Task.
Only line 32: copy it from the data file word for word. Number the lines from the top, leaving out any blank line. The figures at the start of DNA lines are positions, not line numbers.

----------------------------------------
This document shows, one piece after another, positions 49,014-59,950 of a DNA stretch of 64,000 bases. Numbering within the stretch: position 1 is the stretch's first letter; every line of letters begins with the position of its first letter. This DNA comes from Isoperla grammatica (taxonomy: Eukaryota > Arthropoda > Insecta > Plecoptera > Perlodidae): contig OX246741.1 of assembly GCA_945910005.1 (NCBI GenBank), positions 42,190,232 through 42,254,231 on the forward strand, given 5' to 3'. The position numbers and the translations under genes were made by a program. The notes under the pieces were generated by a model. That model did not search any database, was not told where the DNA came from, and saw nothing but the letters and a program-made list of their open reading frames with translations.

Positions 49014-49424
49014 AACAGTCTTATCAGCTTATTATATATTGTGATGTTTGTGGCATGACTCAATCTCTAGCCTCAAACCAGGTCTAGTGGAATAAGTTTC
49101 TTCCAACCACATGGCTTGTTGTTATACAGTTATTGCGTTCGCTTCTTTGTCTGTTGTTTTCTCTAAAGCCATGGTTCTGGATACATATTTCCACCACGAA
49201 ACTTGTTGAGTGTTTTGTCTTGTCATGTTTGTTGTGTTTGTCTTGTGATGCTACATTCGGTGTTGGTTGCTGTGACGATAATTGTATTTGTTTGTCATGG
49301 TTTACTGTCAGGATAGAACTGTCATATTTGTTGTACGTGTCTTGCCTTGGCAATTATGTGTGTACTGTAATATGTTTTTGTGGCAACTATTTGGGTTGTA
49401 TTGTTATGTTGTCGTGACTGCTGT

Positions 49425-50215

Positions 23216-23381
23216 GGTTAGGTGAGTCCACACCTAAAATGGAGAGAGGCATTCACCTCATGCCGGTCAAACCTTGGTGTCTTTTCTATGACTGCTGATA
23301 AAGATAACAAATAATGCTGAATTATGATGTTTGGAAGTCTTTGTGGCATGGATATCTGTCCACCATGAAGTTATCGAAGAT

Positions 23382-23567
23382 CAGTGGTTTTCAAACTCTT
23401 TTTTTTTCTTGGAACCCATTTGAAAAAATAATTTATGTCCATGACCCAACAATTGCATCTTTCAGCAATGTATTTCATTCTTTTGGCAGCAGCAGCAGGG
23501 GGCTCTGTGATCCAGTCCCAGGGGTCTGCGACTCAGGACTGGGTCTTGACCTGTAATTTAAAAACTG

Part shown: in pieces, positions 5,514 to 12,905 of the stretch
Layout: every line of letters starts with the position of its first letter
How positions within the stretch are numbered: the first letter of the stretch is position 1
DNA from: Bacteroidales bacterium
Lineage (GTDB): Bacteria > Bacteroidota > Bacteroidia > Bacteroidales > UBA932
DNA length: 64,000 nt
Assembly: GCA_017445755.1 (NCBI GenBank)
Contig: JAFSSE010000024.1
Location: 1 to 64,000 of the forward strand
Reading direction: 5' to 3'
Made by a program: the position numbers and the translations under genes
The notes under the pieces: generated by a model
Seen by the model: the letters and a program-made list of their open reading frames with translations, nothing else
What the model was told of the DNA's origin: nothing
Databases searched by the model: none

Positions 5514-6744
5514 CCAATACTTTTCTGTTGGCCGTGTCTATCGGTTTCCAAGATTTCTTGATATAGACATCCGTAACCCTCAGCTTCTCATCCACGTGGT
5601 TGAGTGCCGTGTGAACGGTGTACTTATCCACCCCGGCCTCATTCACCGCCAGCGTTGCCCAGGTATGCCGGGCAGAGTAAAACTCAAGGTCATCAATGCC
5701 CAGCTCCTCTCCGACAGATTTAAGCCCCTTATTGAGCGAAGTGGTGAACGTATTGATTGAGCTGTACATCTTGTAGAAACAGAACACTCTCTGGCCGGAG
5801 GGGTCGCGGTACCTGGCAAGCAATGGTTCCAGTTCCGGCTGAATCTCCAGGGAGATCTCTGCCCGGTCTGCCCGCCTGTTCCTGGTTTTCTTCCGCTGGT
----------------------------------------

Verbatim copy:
5514 CCAATACTTTTCTGTTGGCCGTGTCTATCGGTTTCCAAGATTTCTTGATATAGACATCCGTAACCCTCAGCTTCTCATCCACGTGGT